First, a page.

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IAS Bids Sad Farewell To Timothy Ray Brown, The 'Berlin Patient'

It is with a profoundly heavy heart that IAS – the International AIDS Society – today mourns the passing of Timothy Ray Brown, the first person to be cured of HIV.

Known as the “Berlin Patient”, Timothy was cured of HIV in 2008 after undergoing a complex stem cell transplant for lymphoma. For the past six months, Timothy had been living with a recurrence of the leukaemia that had entered his spine and brain. He had remained HIV free.

“On behalf of all its members and the Governing Council, the IAS sends its condolences to Timothy’s partner, Tim, and his family and friends,” Adeeba Kamarulzaman, President of the IAS and Professor of Medicine and Infectious Diseases at the University of Malaya, said.

“We owe Timothy and his doctor, Gero Hütter, a great deal of gratitude for opening the door for scientists to explore the concept that a cure for HIV is possible.”

Timothy, living with HIV and with acute myeloid leukaemia, received a bone marrow transplant in Berlin, Germany, in 2007. The donor was naturally resistant to HIV infection because of a mutation in the CCR5 gene, a critical protein required by HIV to enter and infect cells.

Timothy stopped antiretroviral therapy (ART) very soon after the transplant and he remained free of any detectable virus. In other words, he was cured. His experience suggested that HIV might one day be curable. This fuelled a range of efforts by researchers and institutions focusing on HIV cure research.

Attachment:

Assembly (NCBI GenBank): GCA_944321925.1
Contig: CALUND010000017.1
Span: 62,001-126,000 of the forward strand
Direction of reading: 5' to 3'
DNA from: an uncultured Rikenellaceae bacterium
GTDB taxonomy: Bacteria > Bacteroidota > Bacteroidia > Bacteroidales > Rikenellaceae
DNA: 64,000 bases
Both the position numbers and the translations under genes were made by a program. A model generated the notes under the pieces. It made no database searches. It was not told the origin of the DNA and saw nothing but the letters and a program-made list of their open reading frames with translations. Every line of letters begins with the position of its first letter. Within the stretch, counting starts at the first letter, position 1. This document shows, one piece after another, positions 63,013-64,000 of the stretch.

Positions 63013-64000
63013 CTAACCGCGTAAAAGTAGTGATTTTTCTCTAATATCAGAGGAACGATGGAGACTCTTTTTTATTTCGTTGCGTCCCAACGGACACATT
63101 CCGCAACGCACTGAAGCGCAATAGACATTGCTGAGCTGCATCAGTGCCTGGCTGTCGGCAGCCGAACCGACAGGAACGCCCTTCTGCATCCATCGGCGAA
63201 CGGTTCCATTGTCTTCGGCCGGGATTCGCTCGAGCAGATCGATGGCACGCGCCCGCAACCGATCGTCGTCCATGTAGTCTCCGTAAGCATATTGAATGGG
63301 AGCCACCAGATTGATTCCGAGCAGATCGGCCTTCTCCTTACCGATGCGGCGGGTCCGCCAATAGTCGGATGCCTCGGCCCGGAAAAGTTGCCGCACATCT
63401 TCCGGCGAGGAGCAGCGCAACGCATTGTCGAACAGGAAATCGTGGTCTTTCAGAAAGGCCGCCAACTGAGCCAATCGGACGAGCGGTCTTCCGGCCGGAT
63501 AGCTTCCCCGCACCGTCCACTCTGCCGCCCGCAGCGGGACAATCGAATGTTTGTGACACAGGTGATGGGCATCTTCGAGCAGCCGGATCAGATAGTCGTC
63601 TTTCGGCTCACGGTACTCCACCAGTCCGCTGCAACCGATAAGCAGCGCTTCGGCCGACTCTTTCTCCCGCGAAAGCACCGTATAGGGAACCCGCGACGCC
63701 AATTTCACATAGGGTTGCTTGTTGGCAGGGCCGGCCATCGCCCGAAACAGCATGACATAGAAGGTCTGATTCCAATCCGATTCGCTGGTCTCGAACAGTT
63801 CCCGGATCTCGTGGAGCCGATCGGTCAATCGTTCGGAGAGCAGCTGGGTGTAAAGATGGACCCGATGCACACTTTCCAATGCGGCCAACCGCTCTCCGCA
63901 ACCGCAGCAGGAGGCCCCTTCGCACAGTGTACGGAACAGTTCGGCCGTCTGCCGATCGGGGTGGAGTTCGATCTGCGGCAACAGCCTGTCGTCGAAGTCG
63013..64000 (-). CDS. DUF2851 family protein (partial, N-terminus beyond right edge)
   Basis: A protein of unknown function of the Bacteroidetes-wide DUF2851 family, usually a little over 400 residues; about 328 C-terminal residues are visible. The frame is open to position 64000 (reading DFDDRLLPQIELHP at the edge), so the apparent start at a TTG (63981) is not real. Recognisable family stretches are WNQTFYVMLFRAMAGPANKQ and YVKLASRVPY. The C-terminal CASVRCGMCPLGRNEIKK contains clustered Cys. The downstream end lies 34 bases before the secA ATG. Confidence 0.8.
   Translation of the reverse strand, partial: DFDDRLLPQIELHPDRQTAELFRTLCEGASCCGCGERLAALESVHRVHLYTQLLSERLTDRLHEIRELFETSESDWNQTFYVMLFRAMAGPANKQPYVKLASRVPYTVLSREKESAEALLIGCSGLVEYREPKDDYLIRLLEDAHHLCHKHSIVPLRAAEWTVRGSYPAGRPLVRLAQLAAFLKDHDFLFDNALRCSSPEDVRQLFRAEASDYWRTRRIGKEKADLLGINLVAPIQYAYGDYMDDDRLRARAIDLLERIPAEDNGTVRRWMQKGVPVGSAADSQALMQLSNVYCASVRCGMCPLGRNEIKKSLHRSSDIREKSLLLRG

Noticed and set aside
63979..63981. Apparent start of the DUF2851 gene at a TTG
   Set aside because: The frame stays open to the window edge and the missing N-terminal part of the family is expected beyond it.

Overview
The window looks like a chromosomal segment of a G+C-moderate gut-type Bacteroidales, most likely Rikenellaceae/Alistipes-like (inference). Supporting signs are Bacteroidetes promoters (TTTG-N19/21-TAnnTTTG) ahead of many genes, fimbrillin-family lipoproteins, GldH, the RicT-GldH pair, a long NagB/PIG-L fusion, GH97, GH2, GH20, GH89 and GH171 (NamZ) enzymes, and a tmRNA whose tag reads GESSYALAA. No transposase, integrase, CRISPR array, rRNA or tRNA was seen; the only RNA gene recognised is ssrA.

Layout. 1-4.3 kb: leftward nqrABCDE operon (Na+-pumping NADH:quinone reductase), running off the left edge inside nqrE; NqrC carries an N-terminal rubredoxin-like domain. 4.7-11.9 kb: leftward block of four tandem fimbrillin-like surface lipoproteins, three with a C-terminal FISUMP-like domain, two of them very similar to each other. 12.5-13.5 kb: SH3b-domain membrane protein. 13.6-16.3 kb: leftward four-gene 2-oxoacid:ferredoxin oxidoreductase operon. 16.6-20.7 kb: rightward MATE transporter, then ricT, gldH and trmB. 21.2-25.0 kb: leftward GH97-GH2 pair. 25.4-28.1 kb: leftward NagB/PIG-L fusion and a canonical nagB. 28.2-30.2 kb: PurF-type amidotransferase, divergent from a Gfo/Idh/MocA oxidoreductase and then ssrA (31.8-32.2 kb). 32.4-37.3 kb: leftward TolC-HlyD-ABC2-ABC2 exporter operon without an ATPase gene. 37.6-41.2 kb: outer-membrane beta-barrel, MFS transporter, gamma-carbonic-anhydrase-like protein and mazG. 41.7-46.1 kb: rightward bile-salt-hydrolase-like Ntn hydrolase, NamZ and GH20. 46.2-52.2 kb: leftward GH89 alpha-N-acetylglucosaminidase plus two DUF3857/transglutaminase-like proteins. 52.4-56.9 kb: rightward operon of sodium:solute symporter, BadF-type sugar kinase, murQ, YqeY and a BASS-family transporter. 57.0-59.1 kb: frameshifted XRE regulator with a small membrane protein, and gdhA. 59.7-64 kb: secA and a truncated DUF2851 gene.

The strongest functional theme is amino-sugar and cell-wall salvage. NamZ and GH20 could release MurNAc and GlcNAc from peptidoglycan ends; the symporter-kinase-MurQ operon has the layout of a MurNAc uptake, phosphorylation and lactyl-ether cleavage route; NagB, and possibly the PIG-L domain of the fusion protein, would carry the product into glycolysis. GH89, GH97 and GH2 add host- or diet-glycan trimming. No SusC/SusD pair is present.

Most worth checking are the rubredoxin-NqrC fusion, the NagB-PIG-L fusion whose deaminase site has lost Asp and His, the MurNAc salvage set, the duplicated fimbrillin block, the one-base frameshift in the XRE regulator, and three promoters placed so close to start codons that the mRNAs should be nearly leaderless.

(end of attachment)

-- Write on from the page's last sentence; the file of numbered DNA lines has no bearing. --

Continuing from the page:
One such effort is the IAS Towards an HIV Cure initiative, established in 2011 to promote and facilitate the search for a safe and affordable cure that can be scaled up. Professor Sharon Lewin, President-Elect of the IAS and Director of the Doherty Institute in Melbourne, Australia, co-chairs this IAS initiative with Mark Dybul, a former Executive Director of the Global Fund to Fight AIDS, Tuberculosis and Malaria and US Global AIDS Coordinator. Steven Deeks, Professor of Medicine in Residence at the University of California is the Chief Scientific Advisor of the Towards an HIV Cure Advisory Board.

A full decade after Timothy’s cure, Adam Castillejo, who had also been living with HIV, reportedly remained in HIV remission off ART, 19 months after receiving a bone marrow transplant for Hodgkin’s lymphoma from a CCR5-negative donor. Now known as the “London Patient”, he remains in remission and is widely considered to be the second man cured of HIV.

“Although the cases of Timothy and Adam are not a viable large-scale strategy for a cure, they do represent a critical moment in the search for an HIV cure,” Sharon Lewin said.

“Timothy was a champion and advocate for keeping an HIV cure on the political and scientific agenda. It is the hope of the scientific community that one day we can honour his legacy with a safe, cost-effective and widely accessible strategy to achieve HIV remission and cure using gene editing or techniques that boost immune control.”

In late August, it was reported that Loreen Willenberg, a woman who had been living with HIV since 1992, had no traces of intact HIV despite not using ART. She may be the first person cured of HIV without undergoing a risky bone marrow transplant. Researchers believe that she may be an “extreme elite controller”, where only fragments of HIV remain and these fragments are unable to replicate.

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